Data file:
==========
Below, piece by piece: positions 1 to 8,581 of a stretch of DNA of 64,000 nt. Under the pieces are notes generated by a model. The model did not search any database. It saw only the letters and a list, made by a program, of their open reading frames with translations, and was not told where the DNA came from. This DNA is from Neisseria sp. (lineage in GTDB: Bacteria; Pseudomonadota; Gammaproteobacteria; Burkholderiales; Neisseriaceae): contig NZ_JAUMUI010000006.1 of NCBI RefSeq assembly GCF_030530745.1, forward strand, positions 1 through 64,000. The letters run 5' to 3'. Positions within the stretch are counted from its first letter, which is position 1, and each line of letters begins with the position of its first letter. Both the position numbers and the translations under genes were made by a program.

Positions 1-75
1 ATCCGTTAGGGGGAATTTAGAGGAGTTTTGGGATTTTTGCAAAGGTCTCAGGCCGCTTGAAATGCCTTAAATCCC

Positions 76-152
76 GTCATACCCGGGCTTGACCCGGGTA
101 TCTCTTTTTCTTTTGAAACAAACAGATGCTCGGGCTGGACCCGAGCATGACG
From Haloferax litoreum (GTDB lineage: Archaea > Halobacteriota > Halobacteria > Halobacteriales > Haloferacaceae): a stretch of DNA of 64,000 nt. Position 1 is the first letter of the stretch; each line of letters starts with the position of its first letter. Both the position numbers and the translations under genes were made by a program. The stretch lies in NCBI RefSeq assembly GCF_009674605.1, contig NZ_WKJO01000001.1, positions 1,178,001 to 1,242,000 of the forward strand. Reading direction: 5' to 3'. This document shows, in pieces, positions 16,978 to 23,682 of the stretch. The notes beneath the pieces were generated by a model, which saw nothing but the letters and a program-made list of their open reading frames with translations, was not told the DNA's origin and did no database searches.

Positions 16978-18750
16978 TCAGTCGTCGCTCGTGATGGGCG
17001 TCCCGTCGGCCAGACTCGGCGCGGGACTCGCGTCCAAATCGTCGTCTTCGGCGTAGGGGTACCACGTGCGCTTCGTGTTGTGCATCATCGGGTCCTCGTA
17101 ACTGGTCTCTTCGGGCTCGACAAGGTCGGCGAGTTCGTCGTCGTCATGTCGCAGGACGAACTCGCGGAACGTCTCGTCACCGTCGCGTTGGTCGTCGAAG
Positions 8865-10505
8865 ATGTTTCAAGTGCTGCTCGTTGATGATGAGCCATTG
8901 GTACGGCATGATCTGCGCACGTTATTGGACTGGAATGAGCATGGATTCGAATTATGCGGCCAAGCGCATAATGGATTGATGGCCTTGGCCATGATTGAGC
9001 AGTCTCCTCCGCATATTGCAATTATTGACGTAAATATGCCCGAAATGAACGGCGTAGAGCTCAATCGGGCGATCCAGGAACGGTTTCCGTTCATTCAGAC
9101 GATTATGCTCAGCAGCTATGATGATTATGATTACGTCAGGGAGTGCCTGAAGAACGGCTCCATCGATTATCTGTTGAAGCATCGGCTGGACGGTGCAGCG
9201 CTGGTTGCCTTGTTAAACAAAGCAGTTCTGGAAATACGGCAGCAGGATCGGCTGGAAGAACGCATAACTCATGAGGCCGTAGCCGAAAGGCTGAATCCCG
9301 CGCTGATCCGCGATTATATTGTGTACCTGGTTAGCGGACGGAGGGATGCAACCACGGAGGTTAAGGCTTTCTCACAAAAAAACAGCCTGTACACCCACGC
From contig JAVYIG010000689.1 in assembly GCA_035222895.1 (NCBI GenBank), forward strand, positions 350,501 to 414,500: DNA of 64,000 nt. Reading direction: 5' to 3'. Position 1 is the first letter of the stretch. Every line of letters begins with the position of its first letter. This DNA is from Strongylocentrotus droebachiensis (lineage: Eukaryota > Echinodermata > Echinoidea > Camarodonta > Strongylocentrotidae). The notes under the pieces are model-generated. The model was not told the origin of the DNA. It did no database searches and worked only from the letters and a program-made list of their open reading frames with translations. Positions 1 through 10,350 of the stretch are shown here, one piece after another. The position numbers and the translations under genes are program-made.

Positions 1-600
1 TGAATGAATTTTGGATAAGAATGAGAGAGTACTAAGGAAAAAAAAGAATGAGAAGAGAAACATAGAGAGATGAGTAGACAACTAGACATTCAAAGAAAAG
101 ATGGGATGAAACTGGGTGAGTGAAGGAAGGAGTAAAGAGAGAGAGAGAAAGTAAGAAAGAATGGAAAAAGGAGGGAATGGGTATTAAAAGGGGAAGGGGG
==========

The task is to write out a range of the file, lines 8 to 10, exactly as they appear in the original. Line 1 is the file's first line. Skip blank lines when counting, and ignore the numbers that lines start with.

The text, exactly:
Positions 16978-18750
16978 TCAGTCGTCGCTCGTGATGGGCG
17001 TCCCGTCGGCCAGACTCGGCGCGGGACTCGCGTCCAAATCGTCGTCTTCGGCGTAGGGGTACCACGTGCGCTTCGTGTTGTGCATCATCGGGTCCTCGTA